Thursday, July 24 2014 12:21 AM EDT2014-07-24 04:21:24 GMT
The U.S. Supreme Court cleared the way for Arizona to carry out its third execution in the past year Wednesday following a closely watched First Amendment fight over the secrecy surrounding lethal injection drugs.More >>
A condemned Arizona inmate gasped for more than an hour and a half during his execution Wednesday before he died in an episode sure to add to the scrutiny surrounding the death penalty in the U.S.More >>
Thursday, July 24 2014 12:09 AM EDT2014-07-24 04:09:08 GMT
Scam artists are targeting customers of the Central Alabama Electric Cooperative, or CAEC, according to company officials.CAEC is issuing an alert to its members, as well as the general public, to be awareMore >>
The phone rings and the caller demands payment and threatens to shut off your power if you don't hand over bank or credit card information. Central Alabama Electric Cooperative and other Alabama co-ops are having it happen to customers and they don't want others to fall prey to con artists. More >>
Thursday, July 24 2014 12:08 AM EDT2014-07-24 04:08:41 GMT
(Source: WSFA 12 News)
David Hall and Tony Helms watched closely as Geneva County voting officials canvassed votes from last Tuesday. It took less than an hour for the votes to be certified and Helms to be officially declaredMore >>
David Hall announced on Wednesday that he will not ask for a recount and has conceded the race to Tony Helms.More >>
Thursday, July 24 2014 12:02 AM EDT2014-07-24 04:02:18 GMT
(Source: WSFA 12 News)
The new Smashburger in Prattville is just the first of many new businesses headed to the River Region. Two new stores and a restaurant are also coming to the High Point Town Center. So how did the cityMore >>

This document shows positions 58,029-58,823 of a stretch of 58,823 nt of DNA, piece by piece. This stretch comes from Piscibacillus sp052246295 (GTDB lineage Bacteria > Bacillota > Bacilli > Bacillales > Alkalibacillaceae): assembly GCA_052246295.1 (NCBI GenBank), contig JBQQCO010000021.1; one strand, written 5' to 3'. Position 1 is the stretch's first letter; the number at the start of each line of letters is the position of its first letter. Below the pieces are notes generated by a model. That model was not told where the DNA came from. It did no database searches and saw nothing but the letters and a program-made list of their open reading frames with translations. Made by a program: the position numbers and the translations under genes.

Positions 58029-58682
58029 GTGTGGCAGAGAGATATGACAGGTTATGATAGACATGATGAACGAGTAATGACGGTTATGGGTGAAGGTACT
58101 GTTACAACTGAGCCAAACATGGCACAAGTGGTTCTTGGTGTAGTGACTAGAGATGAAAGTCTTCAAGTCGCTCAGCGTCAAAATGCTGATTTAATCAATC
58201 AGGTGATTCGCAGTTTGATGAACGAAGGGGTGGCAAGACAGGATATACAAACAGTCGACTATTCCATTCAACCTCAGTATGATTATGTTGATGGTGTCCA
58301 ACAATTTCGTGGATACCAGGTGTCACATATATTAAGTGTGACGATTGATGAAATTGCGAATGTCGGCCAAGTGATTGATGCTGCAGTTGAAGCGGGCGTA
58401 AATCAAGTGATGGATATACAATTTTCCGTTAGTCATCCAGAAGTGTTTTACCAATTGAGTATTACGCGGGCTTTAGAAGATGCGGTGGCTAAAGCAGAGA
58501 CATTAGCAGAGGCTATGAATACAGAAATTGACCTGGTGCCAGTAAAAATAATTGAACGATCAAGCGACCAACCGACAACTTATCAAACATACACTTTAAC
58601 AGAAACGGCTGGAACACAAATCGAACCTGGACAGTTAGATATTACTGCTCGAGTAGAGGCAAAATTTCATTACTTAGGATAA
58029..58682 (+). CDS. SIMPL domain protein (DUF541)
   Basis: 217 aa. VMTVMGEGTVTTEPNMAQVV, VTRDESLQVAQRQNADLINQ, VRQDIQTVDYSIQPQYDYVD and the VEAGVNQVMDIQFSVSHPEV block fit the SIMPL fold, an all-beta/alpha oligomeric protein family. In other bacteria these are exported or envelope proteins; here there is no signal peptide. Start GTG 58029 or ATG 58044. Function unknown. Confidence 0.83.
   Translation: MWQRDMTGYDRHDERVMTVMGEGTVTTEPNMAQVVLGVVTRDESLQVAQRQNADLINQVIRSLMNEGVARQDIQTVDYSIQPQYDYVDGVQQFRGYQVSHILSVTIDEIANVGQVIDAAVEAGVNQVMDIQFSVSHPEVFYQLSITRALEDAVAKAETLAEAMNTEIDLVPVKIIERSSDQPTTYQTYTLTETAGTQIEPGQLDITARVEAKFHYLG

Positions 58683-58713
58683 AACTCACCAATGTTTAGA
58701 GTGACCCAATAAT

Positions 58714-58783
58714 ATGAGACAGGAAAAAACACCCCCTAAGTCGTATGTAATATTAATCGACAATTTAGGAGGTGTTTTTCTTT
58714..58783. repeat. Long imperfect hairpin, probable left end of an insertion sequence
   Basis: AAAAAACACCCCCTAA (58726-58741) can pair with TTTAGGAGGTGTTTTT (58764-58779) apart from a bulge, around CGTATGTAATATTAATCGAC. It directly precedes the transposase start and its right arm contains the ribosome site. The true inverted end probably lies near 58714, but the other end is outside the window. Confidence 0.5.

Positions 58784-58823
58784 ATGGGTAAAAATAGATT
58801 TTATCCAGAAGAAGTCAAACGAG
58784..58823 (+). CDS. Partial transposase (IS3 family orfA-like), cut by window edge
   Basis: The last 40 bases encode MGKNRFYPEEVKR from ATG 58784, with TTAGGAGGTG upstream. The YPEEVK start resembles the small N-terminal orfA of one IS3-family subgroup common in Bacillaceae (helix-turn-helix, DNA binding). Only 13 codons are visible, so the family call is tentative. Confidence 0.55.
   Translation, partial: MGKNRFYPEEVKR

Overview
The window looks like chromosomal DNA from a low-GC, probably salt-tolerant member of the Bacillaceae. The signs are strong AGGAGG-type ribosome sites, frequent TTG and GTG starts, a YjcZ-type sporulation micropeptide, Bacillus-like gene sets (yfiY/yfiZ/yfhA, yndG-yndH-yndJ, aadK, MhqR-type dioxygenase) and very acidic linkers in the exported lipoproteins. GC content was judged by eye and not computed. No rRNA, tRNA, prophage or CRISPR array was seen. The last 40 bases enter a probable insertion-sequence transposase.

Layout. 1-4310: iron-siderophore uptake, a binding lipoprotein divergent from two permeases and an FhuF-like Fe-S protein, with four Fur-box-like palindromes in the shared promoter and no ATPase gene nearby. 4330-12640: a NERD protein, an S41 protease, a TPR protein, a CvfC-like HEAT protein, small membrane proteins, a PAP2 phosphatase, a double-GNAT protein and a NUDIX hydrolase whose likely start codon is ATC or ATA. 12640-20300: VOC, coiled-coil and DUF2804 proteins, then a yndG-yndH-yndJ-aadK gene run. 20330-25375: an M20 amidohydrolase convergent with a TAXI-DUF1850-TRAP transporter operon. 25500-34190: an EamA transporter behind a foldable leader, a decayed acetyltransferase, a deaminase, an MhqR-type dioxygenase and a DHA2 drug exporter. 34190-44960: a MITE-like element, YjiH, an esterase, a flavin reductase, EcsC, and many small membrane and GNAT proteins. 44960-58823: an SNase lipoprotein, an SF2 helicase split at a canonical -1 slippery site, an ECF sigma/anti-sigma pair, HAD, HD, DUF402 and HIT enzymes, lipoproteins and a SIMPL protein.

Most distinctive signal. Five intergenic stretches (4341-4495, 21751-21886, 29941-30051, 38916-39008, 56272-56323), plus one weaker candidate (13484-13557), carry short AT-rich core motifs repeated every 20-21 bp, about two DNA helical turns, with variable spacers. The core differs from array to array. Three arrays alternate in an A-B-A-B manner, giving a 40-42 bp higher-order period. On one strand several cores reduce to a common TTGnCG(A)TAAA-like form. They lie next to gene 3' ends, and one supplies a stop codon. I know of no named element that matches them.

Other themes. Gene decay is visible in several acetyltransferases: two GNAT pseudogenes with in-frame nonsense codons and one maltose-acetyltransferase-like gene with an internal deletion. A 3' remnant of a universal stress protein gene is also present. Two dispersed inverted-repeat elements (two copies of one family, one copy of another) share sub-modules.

The new Smashburger in Prattville is just the first of many new businesses headed to the River Region.More >>
CINCINNATI, OH (FOX19) -
Here in Ohio, the
Department of Education allows for five calamity days.
Schools, Oak Hills, and Sycamore Community Schools have all used six while
Lakota has taken a whopping eight and we're still in January.
University Professor Joshua Goodman was asked by the Massachusetts Department
of Education to conduct a comprehensive study measuring the effect calamity
days have on test scores. It turns out the impact is minimal.
The study finds that when schools close
because of snow or freezing conditions, teachers simply push back lesson plans.
That's the case at Northern Kentucky's Dayton School District, which has used up
all of its snow days. Superintendent Jay Brewer tells FOX19 that days taken off
now won't negatively impact test scores at year's end because they have to test
within the last 14 days of the school year and every time a day gets pushed
back the testing window gets pushed back as well.
Meanwhile, Professor Goodman found something else -- something that surprised him.
Keeping kids home on winter days when the weather is bad, but not so bad that
schools are forced to close, does in fact lower test scores.
thing for student achievement is not for the school to close but for the school
to stay open and to have half the students absent," Goodman tells FOX19.
The bottom line is this: When it
comes to test scores, attendance matters, no matter how bad the weather.